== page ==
###### Definition 15.2.2 Coset

If \([G;*]\) is a group, \(H \leq G\) and \(a \in G\), the left coset of \(H\) generated by \(a\) is \[a*H = \{ a*h | h \in H\}\] and the right coset of \(H\) generated by \(a\) is \[H*a = \{h*a | h\in H\}.\]

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Consider the group \(\left[\mathbb{Z}_{12};+_{12}\right]\). As we saw in the previous section, we can picture its cyclic properties with the string art of Figure 15.1.3. Here we will be interested in the non-generators, like 3. The solid lines in Figure 15.2.1 show that only one-third of the tacks have been reached by starting at zero and jumping to every third tack. The numbers of these tacks correspond to \(\langle 3 \rangle = \{0, 3, 6, 9\}\).

What happens if you start at one of the unused tacks and again jump to every third tack? The two broken paths on Figure 15.2.1 show that identical squares are produced. The tacks are thus partitioned into very similar subsets. The subsets of \(\mathbb{Z}_{12}\) that they correspond to are \(\{0, 3, 6, 9\}\), \(\{1, 4, 7, 10\}\), and \(\{2, 5, 8, 11\}\). These subsets are called cosets. In particular, they are called cosets of the subgroup \(\{0, 3, 6, 9\}\). We will see that under certain conditions, cosets of a subgroup can form a group of their own. Before pursuing this example any further we will examine the general situation.

If \([G;*]\) is a group, \(H \leq G\) and \(a \in G\), the left coset of \(H\) generated by \(a\) is \[a*H = \{ a*h | h \in H\}\] and the right coset of \(H\) generated by \(a\) is \[H*a = \{h*a | h\in H\}.\]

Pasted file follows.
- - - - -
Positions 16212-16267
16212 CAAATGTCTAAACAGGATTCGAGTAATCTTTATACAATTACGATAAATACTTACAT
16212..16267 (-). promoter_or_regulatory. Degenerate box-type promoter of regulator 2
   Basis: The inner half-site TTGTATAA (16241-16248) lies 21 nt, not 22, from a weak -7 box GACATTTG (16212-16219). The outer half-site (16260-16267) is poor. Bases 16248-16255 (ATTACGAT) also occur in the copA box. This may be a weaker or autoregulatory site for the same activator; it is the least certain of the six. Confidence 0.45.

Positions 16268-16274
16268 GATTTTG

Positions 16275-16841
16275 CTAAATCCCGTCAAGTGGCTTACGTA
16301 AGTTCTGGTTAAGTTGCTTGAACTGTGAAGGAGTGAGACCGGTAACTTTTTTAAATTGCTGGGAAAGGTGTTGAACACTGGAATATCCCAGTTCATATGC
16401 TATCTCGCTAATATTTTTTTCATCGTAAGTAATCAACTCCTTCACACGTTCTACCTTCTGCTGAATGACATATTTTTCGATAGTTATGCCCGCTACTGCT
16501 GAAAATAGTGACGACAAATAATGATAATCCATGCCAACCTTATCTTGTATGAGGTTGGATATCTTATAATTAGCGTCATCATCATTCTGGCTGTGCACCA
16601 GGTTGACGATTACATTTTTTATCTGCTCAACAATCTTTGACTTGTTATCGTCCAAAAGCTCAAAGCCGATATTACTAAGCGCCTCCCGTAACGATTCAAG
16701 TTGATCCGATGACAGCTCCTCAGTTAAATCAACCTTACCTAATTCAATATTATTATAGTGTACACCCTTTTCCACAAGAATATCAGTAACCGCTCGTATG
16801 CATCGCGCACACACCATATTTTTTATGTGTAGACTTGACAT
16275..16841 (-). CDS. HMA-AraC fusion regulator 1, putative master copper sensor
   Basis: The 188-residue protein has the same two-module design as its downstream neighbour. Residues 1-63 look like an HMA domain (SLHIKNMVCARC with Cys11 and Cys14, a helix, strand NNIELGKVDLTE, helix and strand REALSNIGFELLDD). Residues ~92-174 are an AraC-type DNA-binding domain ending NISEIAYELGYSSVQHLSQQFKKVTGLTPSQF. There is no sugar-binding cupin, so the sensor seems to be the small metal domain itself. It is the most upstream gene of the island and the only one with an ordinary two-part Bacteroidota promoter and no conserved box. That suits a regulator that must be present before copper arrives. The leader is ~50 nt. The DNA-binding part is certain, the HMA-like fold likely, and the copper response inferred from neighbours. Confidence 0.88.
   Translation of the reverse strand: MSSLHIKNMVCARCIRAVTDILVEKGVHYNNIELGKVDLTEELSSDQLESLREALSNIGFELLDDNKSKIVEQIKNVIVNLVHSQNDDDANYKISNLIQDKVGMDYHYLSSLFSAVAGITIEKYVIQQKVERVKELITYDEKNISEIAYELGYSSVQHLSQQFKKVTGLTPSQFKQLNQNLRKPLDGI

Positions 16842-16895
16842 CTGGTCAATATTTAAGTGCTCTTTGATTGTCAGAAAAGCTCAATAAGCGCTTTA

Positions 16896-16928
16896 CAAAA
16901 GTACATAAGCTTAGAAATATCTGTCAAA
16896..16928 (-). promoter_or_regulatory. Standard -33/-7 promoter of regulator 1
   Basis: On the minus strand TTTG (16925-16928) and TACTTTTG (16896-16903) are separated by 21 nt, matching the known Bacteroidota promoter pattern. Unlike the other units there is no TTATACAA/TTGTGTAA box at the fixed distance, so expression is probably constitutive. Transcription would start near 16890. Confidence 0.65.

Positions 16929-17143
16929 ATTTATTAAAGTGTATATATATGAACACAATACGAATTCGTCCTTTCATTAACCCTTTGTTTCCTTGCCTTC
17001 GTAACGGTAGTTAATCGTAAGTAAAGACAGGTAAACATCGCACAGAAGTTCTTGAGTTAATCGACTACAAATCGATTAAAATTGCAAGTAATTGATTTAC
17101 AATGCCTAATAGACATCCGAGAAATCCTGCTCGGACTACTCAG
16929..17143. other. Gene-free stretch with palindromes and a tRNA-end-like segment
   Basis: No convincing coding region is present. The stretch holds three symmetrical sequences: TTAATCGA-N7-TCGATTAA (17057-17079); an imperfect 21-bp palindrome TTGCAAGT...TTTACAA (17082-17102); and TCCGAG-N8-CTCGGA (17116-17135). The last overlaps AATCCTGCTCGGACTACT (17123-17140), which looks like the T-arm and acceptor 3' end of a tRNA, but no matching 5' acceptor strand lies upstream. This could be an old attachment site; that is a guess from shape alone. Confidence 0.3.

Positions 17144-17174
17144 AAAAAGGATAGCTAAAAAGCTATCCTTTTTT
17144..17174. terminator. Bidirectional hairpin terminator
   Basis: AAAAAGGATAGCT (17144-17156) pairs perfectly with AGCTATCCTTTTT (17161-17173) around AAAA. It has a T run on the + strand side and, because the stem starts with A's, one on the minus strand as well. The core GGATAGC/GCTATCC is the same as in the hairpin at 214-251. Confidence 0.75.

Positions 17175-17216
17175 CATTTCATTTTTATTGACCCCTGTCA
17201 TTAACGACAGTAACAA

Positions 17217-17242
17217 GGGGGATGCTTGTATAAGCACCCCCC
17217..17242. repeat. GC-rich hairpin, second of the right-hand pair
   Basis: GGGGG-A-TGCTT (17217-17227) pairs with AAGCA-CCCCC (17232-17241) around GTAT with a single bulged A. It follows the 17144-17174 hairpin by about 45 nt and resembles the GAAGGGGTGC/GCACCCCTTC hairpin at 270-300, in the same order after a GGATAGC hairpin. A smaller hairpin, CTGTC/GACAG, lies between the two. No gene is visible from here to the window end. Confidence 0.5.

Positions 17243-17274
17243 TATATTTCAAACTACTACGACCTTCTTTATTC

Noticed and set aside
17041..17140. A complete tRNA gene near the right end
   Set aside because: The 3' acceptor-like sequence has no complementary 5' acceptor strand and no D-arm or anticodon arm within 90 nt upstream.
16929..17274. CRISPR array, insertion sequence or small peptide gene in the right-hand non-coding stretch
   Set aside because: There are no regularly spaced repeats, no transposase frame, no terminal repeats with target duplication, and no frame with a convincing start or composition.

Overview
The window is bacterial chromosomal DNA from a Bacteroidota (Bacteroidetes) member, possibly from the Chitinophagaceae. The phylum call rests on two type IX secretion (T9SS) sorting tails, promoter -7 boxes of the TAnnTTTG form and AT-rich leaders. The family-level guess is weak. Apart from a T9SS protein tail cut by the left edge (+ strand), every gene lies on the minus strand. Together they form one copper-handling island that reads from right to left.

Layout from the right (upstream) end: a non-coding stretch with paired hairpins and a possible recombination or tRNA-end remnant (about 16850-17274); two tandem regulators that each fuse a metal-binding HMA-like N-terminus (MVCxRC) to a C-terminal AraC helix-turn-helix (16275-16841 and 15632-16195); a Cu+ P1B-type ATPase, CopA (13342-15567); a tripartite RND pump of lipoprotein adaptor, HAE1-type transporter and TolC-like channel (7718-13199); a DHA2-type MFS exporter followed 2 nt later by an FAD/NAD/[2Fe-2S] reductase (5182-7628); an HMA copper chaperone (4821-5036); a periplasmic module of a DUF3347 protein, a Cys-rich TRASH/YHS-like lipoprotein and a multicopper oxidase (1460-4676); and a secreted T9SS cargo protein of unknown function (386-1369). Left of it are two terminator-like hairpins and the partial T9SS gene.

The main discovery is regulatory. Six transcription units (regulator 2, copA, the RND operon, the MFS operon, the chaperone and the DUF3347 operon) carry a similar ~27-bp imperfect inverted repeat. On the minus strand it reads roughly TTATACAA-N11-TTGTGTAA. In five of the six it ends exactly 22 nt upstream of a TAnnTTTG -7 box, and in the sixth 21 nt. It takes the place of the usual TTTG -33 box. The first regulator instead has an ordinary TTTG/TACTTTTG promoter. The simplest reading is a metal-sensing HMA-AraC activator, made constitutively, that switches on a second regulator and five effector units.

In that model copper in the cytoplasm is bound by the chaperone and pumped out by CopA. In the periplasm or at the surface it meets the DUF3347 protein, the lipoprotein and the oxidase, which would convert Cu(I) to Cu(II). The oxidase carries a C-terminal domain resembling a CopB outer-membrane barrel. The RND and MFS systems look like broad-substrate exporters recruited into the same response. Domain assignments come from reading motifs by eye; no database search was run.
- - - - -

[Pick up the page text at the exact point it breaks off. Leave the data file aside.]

\(H\) itself is both a left and right coset since \(e*H = H*e = H\).

If \(G\) is abelian, \(a*H = H*a\) and the left-right distinction for cosets can be dropped. We will normally use left coset notation in that situation.

Any element of a coset is called a representative of that coset.

One might wonder whether \(a\) is in any way a special representative of \(a*H\) since it seems to define the coset. It is not, as we shall see.

A duality principle can be formulated concerning cosets because left and right cosets are defined in such similar ways. Any theorem about left and right cosets will yield a second theorem when “left” and “right” are exchanged for “right” and “left.”

If \(b\in a*H\), then \(a*H = b*H\), and if \(b \in H*a\), then \(H*a = H*b\).

In light of the remark above, we need only prove the first part of this theorem. Suppose that \(x \in a*H\). We need only find a way of expressing \(x\) as “\(b\) times an element of \(H\text{.}\)” Then we will have proven that \(a*H \subseteq b*H\). By the definition of \(a*H\), since \(b\) and \(x\) are in \(a*H\), there exist \(h_1\) and \(h_2\) in \(H\) such that \(b = a*h_1\) and \(x = a*h_2\). Given these two equations, \(a = b h_1^{-1}\) and \[x = a*h_2 = (b *h_1^{-1})*h_2 = b*(h_1^{-1}*h_2)\] Since \(h_1,h_2 \in H\), \(h_1^{-1}*h_2 \in H\), and we are done with this part of the proof. In order to show that \(b*H \subseteq a*H\), one can follow essentially the same steps, which we will let the reader fill in.